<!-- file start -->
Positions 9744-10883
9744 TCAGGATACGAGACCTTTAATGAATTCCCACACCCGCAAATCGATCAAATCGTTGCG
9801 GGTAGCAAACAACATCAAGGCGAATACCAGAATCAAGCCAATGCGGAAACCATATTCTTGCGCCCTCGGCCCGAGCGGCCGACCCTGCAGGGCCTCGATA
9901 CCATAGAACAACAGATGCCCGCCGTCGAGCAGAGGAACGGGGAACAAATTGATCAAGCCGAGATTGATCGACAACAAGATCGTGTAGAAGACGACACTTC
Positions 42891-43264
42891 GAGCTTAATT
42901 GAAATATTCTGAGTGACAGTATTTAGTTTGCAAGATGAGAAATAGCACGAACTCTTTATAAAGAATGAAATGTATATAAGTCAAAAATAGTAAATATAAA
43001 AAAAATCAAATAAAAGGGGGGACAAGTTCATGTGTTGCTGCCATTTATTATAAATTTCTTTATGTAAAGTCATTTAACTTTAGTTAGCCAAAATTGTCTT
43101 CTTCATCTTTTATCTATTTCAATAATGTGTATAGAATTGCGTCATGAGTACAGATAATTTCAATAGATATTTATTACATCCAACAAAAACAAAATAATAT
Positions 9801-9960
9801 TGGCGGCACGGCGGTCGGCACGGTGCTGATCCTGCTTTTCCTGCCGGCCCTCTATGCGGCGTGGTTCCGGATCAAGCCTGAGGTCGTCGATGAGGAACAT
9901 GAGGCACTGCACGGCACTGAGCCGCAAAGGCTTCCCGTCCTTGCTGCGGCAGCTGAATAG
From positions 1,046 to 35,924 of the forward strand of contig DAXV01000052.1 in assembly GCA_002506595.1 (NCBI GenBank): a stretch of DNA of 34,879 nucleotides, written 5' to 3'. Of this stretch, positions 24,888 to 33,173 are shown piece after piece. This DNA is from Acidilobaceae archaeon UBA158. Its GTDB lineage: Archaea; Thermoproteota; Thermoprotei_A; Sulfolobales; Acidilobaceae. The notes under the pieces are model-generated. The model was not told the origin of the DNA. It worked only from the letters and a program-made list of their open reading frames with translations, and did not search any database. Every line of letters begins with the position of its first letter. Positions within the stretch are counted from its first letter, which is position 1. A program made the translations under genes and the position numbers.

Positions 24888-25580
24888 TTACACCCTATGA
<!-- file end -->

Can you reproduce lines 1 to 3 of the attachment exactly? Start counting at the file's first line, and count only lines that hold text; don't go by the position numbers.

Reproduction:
Positions 9744-10883
9744 TCAGGATACGAGACCTTTAATGAATTCCCACACCCGCAAATCGATCAAATCGTTGCG
9801 GGTAGCAAACAACATCAAGGCGAATACCAGAATCAAGCCAATGCGGAAACCATATTCTTGCGCCCTCGGCCCGAGCGGCCGACCCTGCAGGGCCTCGATA